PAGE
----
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Computer Game Teaches Kids Programming

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Computer Game Teaches Kids Programming

Photo: Radiant Games.

Icelandic tech company, Radiant Games, earlier this week released the computer game Box Island—a game aimed at kids eight years and older, which incorporates basic programming lessons.

In 2013 the company received a three year annual grant of ISK 12,5 million (USD 97,300; EUR 85,450) from the Icelandic Technology Development Fund, for the development of the game.

“We need to understand better how computers work, and at a much earlier age,” said Vignir Örn Guðmundsson, director of Radiant Games, in an interview with Vísir Wednesday.

“Programming is incredibly important, it could well be argued that it is the literacy of the 21st century. Researchers at Oxford University predict that within the next twenty years, 45 percent of jobs will be automated in some form.”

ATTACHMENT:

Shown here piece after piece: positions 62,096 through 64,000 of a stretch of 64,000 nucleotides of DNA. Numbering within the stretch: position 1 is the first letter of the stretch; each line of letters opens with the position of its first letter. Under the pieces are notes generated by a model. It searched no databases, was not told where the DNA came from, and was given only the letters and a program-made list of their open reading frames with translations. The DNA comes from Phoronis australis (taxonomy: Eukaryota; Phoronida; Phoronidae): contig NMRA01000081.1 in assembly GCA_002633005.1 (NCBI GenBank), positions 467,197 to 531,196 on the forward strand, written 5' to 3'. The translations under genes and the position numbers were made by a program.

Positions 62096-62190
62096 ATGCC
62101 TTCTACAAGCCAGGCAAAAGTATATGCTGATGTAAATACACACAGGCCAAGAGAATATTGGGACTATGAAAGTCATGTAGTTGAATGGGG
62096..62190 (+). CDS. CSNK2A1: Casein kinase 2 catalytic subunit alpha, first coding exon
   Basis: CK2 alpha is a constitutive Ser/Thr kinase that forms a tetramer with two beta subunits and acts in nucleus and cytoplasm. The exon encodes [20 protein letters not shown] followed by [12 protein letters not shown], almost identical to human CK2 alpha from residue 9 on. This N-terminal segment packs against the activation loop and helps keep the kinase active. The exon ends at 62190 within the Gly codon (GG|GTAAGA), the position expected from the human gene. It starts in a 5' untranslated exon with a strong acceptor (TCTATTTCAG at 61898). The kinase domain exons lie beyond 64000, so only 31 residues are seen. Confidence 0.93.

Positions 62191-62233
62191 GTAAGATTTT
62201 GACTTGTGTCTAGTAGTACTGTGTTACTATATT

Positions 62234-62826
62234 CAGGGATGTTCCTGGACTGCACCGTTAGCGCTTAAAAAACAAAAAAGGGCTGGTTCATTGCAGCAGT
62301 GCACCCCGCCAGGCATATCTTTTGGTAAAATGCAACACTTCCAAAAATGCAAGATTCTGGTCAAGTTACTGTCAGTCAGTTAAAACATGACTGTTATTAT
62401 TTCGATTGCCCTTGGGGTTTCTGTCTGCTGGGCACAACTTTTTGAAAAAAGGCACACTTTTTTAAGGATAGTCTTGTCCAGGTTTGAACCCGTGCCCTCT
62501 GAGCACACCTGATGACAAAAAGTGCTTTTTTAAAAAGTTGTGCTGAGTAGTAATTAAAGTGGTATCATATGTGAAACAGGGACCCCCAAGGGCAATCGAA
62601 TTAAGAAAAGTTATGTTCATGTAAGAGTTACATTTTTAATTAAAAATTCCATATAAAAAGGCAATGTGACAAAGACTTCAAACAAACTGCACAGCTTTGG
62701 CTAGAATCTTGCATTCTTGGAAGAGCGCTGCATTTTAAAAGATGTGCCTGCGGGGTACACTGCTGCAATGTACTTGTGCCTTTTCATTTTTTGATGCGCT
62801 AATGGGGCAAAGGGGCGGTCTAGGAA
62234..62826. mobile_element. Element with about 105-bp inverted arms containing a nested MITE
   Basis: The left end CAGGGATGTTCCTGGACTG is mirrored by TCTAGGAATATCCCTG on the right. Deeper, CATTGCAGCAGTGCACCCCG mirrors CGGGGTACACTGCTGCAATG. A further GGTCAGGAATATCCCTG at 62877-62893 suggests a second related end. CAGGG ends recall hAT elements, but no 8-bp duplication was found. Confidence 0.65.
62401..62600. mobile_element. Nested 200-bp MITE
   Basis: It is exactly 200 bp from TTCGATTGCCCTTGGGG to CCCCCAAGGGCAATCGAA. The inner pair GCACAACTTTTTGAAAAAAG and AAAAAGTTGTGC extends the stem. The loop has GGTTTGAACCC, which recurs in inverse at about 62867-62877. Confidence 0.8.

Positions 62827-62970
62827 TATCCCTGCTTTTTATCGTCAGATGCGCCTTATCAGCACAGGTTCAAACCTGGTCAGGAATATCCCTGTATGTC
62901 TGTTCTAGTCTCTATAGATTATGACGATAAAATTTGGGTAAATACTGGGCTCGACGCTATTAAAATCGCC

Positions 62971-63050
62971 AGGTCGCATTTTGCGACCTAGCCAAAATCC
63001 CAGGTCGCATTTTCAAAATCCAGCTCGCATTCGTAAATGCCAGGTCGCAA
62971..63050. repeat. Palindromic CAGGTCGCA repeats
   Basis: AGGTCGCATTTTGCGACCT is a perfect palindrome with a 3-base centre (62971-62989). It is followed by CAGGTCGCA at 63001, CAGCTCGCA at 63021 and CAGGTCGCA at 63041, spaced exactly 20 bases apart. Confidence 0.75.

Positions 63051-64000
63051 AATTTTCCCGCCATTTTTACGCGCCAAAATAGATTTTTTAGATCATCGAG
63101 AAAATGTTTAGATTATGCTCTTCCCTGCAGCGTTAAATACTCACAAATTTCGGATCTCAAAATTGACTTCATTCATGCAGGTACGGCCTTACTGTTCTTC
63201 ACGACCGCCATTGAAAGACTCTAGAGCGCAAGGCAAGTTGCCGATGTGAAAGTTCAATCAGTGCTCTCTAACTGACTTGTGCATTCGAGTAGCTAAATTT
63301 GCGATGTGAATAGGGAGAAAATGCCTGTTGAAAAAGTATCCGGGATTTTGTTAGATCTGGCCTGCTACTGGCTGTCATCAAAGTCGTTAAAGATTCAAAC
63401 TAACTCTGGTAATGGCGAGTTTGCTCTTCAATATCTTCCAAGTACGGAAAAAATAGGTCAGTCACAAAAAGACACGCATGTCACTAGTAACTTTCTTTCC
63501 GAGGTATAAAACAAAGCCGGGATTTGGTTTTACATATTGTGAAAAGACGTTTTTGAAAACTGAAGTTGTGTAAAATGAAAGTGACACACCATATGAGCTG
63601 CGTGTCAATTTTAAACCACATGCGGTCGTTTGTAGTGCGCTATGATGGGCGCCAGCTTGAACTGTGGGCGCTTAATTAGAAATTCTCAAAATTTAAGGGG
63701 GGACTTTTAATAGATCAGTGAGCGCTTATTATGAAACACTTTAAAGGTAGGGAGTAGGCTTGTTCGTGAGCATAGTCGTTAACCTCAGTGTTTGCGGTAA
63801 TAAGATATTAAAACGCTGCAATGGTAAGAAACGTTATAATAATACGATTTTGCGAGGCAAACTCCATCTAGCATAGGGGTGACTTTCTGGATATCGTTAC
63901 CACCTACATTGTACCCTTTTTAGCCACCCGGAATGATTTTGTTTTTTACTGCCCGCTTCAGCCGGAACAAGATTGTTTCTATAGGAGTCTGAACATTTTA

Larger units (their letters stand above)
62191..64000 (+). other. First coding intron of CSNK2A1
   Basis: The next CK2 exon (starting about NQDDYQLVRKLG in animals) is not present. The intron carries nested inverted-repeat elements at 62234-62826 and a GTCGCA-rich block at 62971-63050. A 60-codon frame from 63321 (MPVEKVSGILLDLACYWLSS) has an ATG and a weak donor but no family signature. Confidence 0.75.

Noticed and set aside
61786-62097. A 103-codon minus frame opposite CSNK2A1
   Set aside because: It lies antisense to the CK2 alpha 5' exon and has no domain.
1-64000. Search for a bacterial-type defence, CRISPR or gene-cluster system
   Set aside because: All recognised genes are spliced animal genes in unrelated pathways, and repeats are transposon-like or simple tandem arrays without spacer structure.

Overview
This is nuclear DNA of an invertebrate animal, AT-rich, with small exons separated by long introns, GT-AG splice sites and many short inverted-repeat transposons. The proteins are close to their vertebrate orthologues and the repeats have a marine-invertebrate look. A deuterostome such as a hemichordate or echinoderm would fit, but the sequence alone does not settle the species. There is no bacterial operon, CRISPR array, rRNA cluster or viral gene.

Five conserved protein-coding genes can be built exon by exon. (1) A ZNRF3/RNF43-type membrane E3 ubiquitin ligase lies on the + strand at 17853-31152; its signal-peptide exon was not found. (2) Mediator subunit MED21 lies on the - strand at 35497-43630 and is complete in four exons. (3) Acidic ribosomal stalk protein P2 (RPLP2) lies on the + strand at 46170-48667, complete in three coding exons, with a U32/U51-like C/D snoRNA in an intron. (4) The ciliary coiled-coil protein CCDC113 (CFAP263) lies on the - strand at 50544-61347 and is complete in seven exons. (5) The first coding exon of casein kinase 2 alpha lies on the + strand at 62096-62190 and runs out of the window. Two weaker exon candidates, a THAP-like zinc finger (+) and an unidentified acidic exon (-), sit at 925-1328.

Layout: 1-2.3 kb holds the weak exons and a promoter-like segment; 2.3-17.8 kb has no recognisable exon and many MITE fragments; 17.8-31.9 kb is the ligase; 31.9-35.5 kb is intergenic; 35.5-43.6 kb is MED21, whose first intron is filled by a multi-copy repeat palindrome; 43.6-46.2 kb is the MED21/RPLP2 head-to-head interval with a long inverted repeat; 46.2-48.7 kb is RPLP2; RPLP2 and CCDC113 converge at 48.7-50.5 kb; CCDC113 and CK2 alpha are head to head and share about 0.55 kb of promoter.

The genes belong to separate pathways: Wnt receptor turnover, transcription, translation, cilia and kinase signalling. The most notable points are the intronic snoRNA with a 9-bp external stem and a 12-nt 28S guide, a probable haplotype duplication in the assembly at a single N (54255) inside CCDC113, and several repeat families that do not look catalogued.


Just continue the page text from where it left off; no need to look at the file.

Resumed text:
In the game, players accompany main character Hero on his adventures around Box Island. “Kids need to use basic programming skills to program the path Hero needs to take to get ahead,” described Vignir.

Box Island will be available in Icelandic, which Vignir says is very important. “Having it in Icelandic is important when it comes to a brain teaser like this. It can be extra-complicating to have to constantly translate from English, for someone who perhaps doesn’t have perfect control over the language yet.”

Teachers have shown an interest in incorporating the game into the curriculum, but nothing concrete has been decided and Radiant Games are primarily focusing on the general market for video games.

The game will for the time being only be accessible in Iceland, but according to Vignir an international launch is planned later this fall.

“The goal has always been to make the best game to teach kids programming on an international scale.”

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